Jennifer Lopez’s Working Class Roots

Jennifer Lopez’s Working Class Roots (photo)

Posted by on

The prevailing story of Jennifer Lopez’s film career has been one of decline, the promise of “Out of Sight” collapsing in a string of simple romantic comedies. Watching these post-Soderbergh movies as a group, though, reveals that Lopez is actually a sly, insolently funny performer, and one who repeatedly selects roles that are defined by their work. Lopez has played a wedding planner, a maid, a dance instructor, a temp, a caterer, a dog walker, and she’s actually depicted on the job.

Hollywood generally prefers to ignore the day-to-day expertise that goes into cleaning a room or serving an appetizer (a telling sign in “Maid in Manhattan” reads, “strive to be invisible”), but Lopez actively seeks out these moments. “The Wedding Planner,” “Maid in Manhattan,” “Shall We Dance,” and “Monster-in-Law” are a remarkably similar quartet in this respect, presenting Lopez as the rare actor who can be read as an auteur (she’s returning to the big screen this weekend with a new rom-com, “The Back-up Plan,” after a four-year absence).

Lopez was famously raised in the Bronx by her Puerto Rican parents, and dropped out of Baruch College after a semester in order to take dance and voice classes. After some work on TV (a backup dancer on “In Living Color,” a supporting role in “South Central”), she shifted to film, landing some minor parts before breaking out with the lead in “Selena.” She plays the late Mexican-American pop star with disarming naïveté, an immaculately carefree teen oblivious to the traps that fame has set for her.

04212010_selena1.jpgImmensely proud of her heritage, Lopez seems to explode with energy in the films set in the Latino community (the aforementioned “Selena,” “Mi Familia” and “El Cantante”), while in her mainstream Hollywood productions she becomes more withholding, mischievous and sarcastic. Perhaps fearful of falling prey to the “hot-blooded Latina” stereotype, Lopez’s romantic comedy roles present her as a series of fiercely independent loners, in love with their jobs more than the men they inevitably marry. Working well within the clichés of the genre, Lopez still manages to offer a more nuanced vision of modern womanhood than her competitors.

Katherine Heigl, the current rom-com queen, is a pleasantly stiff actress, but has never played a character that could possibly exist without a man, or even hold down a job with actual responsibility. In the workplace, which is invariably a brightly lit modernist office, Heigl or Aniston or Bullock wear titles of “editor,” “executive” or “attorney” like a designer dress, their only duty to pursue connubial bliss. In “27 Dresses,” Heigl is solely defined by her “always the bridesmaid” guilt, in love with her boss at an environmental non-profit, which apparently employs her to pine away at a lucite desk. In “The Wedding Planner,” Lopez is at the top of her field and close to making partner. She’s shown expertly corralling a drunk father-in-law, feeding a speech to a nervous best man, and composing the shots for the wedding video.

Heigl is abjectly miserable where Lopez is merely melancholy (and very busy). The plots end up in the same hetero-normative place, but the crucial difference is that Lopez’s eventual marriage is a matter of choice, whereas with Heigl (and Aniston, and Bullock, and so on), it’s posed as a metaphysical necessity. And it’s this freedom to Lopez’s characters that make her comedies so much more fun and revealing, lifting these otherwise rote genre exercises into the category of what Andrew Sarris termed “subjects for further research.” It is what makes her career worth investigating.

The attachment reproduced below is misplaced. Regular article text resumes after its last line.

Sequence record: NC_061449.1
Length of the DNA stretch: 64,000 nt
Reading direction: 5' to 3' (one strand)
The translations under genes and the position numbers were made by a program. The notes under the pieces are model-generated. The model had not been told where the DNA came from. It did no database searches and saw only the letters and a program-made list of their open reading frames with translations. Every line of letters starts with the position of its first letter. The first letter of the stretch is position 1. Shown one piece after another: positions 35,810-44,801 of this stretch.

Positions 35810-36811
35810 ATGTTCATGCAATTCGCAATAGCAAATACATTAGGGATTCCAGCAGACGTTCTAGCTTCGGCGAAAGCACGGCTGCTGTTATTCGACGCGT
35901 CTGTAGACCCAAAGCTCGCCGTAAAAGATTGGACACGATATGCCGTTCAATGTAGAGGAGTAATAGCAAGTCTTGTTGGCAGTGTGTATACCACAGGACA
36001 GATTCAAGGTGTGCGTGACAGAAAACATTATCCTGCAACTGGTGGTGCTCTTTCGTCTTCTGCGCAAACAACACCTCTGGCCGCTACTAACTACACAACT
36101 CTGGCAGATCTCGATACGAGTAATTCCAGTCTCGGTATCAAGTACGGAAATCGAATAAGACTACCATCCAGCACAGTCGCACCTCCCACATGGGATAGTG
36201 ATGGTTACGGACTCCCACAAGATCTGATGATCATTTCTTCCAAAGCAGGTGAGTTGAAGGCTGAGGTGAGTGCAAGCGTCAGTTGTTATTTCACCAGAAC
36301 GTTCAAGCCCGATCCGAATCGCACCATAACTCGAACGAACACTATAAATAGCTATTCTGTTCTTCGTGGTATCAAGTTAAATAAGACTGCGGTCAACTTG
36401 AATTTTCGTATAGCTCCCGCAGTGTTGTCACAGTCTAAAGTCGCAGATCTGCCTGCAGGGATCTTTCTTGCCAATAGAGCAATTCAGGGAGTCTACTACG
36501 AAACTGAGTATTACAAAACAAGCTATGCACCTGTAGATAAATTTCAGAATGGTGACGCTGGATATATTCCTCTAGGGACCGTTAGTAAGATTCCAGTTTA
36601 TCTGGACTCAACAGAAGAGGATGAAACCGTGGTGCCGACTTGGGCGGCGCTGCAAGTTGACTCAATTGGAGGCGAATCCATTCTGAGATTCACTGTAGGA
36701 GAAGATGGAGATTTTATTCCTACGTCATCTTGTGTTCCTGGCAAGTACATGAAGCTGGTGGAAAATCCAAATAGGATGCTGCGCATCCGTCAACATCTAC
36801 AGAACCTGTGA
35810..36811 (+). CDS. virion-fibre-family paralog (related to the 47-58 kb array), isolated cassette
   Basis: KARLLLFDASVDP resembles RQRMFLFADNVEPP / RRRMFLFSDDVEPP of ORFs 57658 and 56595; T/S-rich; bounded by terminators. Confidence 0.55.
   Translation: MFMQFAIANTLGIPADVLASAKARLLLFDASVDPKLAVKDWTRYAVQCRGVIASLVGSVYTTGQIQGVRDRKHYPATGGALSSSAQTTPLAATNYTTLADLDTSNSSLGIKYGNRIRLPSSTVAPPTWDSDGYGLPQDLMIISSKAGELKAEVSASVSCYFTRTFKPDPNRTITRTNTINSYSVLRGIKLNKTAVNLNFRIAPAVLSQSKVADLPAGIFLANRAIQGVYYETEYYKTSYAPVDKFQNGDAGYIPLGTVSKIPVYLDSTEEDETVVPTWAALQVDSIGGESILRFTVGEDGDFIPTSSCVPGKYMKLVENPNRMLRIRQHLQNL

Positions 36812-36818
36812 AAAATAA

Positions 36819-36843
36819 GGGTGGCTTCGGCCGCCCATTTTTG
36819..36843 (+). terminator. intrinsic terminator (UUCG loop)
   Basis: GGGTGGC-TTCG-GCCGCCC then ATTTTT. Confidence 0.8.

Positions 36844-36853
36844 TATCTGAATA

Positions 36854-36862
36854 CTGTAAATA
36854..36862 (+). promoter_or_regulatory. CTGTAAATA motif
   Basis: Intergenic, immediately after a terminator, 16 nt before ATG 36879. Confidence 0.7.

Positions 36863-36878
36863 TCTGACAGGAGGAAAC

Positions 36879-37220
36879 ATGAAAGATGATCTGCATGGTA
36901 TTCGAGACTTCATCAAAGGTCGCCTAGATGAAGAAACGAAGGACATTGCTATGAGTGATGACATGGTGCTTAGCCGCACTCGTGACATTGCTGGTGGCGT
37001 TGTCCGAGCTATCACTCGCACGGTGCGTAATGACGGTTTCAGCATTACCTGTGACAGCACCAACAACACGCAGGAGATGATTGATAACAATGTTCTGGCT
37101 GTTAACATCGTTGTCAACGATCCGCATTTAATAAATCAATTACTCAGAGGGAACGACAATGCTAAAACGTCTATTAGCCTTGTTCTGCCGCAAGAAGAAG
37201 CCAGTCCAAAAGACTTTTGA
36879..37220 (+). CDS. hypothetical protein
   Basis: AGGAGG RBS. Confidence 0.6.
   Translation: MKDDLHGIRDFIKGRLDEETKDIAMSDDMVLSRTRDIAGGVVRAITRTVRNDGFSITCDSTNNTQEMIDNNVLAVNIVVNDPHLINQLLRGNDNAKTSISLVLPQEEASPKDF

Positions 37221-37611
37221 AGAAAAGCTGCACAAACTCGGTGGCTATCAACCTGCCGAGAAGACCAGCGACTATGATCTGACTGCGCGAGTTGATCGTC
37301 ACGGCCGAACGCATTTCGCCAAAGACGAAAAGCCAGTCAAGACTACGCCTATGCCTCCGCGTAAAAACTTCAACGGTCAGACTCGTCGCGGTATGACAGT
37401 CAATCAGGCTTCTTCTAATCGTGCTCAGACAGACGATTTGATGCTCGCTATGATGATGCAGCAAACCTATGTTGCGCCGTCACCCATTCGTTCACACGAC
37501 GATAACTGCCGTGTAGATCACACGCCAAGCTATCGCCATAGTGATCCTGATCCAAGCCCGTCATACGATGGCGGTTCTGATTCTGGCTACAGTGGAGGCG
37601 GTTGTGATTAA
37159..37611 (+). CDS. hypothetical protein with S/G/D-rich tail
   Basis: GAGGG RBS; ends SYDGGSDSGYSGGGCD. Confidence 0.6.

04212010_maidinmanhattan1.jpgThis freedom would mean little if Lopez was a bore on-screen, but she has a nifty comedic repertoire. She tends towards arrogance and insolence, hair pulled back and head tilted high, as she steamrolls her way through the workday, a grin creeping in through pursed lips when she lands a verbal or physical blow. When she finally cracks up, it’s with staccato monologues and impulsive bits of violence.

In her best film, “Maid in Manhattan,” she’s a harried hotel maid and single mom, cutting down Amy Sedaris after an offhand racist slur, casually smacking her with the bedspread while in the act of folding. Partly set in the Bronx, it’s an homage to the industrious spirit of her parents, a class-conscious “Cinderella” story that never patronizes its working class characters, and halfway earns the storybook ending. (Notably, in the end credit montage, she’s shown making the cover of Hotel Manager magazine with no bridal publications in sight).


New Nasty

Whips, Chains and Hand Sanitizer

Turn On The Full Season Of Neurotica At IFC's Comedy Crib

Posted by on

Jenny Jaffe has a lot going on: She’s writing for Disney’s upcoming Big Hero 6: The Series, developing comedy projects with pals at Devastator Press, and she’s straddling the line between S&M and OCD as the creator and star of the sexyish new series Neurotica, which has just made its debut on IFC’s Comedy Crib. Jenny gave us some extremely intimate insight into what makes Neurotica (safely) sizzle…


IFC: How would you describe Neurotica to a fancy network executive you met in an elevator?

Jenny: Neurotica is about a plucky Dominatrix with OCD trying to save her small-town dungeon.